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King of France; b. at Cognac, 12 September, 1494; d. at Rambouillet, 31 March, 1547. He was the son of Charles of Orléans, Count of Angoulême, and Louise of Savoy, and the husband of Claude of France, daughter of Louis XII. He succeeded to the throne 1 January, 1515, not as son-in-law, since the Salic Law did not permit succession through women, but as cousin of Louis XII, who had no male heir. His victory at Marignano (1515) over the Swiss who were defending Maximilian Sforza established the young king's reputation in Italy. He took advantage of this at "the interview of Bologna" to bring to a successful termination the efforts of his predecessors, Charles VII and Louis XI, to impose on Leo X the concordat which governed the organization of the French Church from that time till the end of the old regime (see FRANCE). This marked the beginning of a series of measures destined to establish in France the preponderance of the royal power. Francis I sought by every means, even by exceptional tribunals, to destroy among the nobles, both bishops and seigneurs (lords), the spirit of independence. The formula of royal edicts "car tel est notre bon plaisir" (because it is our good pleasure) dates from his reign. The death of Emperor Maximilian I (1519) led Francis I to dispute the imperial crown with Charles of Austria who had recently inherited the crown of Spain. The latter became emperor as Charles V. Surrounded on the south, north-east, and east by the states of Charles V, Francis I, immediately after his interview of the Field of the Cloth of Gold with Henry VIII of England (1520), began the struggle with the House of Austria which was to be prolonged, with occasional truces, until 1756. Four successive wars against Charles V filled the reign of King Francis. The first, famous for the exploits and death of Bayard, the "chevalier sans peur et sans reproche", the treason of the Constable de Bourbon, the defeat of Francis I at Pavia (1525), and his captivity, ended with the Treaty of Madrid (1526), by which he ceded Burgundy to Charles V. The second war, rendered necessary by the refusal of the deputies of Burgundy to become the subjects of the emperor, and marked by the alliance between Francis I and the Italian princes, among them Pope Clement VII (League of Cognac, 1526), brought about the sack of Rome by the imperial troops under the command of the Constable de Bourbon (1527), and ended with the Peace of Cambrai (1529), in reality no more than a truce. After its conclusion, Francis I, who had lost his wife, Claude of France, in 1524, wedded Eleanor of Austria, sister of Charles V. The third war, entered upon by Francis I after he had reorganized a permanent national army, and at the time when Charles V had undertaken an expedition against Tunis, was marked by the entrance of the French troops into Savoy and the entrance of the troops of Charles V into Provence (1536); it was brought to an end, thanks to the mediation of Pope Paul III, by the treaty of Aigues-Mortes. The fourth war, resulting from the ambitious designs of Francis I on Milan, was marked by the alliance of Charles V with Henry VIII, by the French victory of Ceresole (1544), and was ended by the Treaties of Crespy and Ardres (1544 and 1546).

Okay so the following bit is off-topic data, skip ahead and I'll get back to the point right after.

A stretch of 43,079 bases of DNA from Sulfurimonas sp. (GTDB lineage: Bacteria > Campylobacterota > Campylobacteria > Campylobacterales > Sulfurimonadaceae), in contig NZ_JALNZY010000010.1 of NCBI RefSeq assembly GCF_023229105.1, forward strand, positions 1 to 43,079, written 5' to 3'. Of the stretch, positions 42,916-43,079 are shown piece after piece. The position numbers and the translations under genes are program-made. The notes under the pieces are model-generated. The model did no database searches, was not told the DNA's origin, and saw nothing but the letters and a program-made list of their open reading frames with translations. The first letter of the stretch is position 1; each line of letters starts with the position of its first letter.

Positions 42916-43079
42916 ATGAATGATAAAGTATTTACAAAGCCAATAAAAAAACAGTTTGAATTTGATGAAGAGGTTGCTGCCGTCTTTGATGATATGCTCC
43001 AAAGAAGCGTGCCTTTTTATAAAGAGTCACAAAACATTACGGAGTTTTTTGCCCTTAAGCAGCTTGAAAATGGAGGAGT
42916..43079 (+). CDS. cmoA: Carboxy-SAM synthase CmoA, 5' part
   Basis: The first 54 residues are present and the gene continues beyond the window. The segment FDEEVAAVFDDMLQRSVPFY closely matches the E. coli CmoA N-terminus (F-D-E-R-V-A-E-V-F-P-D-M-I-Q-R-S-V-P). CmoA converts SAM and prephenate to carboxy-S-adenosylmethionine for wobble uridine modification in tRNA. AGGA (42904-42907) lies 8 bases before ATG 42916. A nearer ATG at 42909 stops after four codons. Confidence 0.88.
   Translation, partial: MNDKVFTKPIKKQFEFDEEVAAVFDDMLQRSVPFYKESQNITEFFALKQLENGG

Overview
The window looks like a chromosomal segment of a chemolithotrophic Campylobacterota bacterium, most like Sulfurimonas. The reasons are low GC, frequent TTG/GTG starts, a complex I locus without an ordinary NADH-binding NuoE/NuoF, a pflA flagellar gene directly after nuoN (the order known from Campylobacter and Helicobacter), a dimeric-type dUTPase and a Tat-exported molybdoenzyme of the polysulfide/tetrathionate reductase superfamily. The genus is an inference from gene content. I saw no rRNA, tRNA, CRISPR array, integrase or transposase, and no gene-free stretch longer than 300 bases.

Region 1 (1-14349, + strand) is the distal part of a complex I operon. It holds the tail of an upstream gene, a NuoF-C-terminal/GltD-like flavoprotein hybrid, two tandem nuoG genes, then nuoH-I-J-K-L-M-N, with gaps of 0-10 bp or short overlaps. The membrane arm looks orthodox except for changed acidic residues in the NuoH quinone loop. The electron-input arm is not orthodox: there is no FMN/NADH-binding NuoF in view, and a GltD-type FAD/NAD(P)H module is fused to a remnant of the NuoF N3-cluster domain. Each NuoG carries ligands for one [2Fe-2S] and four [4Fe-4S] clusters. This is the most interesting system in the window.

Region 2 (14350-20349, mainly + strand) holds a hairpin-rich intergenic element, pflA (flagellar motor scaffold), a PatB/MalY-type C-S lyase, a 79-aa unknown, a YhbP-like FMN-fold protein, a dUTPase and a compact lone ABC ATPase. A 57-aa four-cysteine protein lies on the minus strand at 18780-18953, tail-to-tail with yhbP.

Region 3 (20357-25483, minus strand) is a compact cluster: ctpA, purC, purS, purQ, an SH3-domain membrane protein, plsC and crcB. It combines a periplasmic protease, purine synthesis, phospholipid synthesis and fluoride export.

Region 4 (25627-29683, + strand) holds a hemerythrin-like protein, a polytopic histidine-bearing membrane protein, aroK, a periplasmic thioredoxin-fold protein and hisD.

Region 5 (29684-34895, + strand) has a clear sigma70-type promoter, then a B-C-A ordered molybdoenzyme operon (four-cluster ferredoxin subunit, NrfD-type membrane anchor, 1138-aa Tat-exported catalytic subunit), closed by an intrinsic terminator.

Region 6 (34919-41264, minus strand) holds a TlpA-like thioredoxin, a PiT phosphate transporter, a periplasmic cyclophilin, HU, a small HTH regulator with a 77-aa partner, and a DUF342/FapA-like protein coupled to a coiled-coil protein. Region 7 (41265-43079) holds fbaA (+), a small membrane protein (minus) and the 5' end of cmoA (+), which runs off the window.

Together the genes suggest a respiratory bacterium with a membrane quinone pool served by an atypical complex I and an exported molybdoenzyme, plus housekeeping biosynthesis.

The history of no other reign has been so profoundly studied in modern times as that of Francis I. A series of recent works has brought out the originality and novelty of his political maxims. The struggle against the House of Austria made Francis I the ally of the Holy See during the pontificate of Clement VII, whose niece, Catherine, had married Henry II, the future King of France (see CATHERINE DE' MEDICI), but he could not prevail upon Clement VII to grant a divorce to Henry VIII of England. Impelled by the desire to menace Charles V not only on the frontiers but even in the interior of his territory, Francis I sent his agents into Germany, who fostered political and religious anarchy and favoured the political ascendency of the Protestant princes. His policy in this respect was opposed to Catholic interests and even opposed to those of Christianity, for, after having in 1522 and 1523 sent Antonio Rincon to the King of Poland and the Voivode of Transylvania to urge them to threaten Charles V on the eastern frontier of the empire, Francis I thought of utilizing the Turks against the emperor. Before he had even thought of this alliance rumours spread throughout Germany held him responsible for the victories of the Mussulmans at Belgrade and Rhodes. Francis I entered into negotiations with the Sultan Soliman in 1526 through his agent Frangipani, and in 1528 through Antonio Rincon. The Progress of the Turks in central Europe between 1528 and 1532 injured the reputation of Francis I. He then secured the assistance of the Turks against Charles V in the Italian peninsula and in the Western Mediterranean. Then followed his negotiations with Barbarossa (1533-34), at that time master of all North Africa. In 1535 his ambassador Jean de la Forest was sent to Barbarossa to arrange for a campaign against the Genoese, and to the sultan to secure his alliance with Francis I in order to preserve the European balance of power. From these negotiations of Jean de la Forest date the abandonment by France of the medieval idea of la Chrétienté, or Christendom, and, on the other hand, her protection of the Christians in the East (see FRANCE).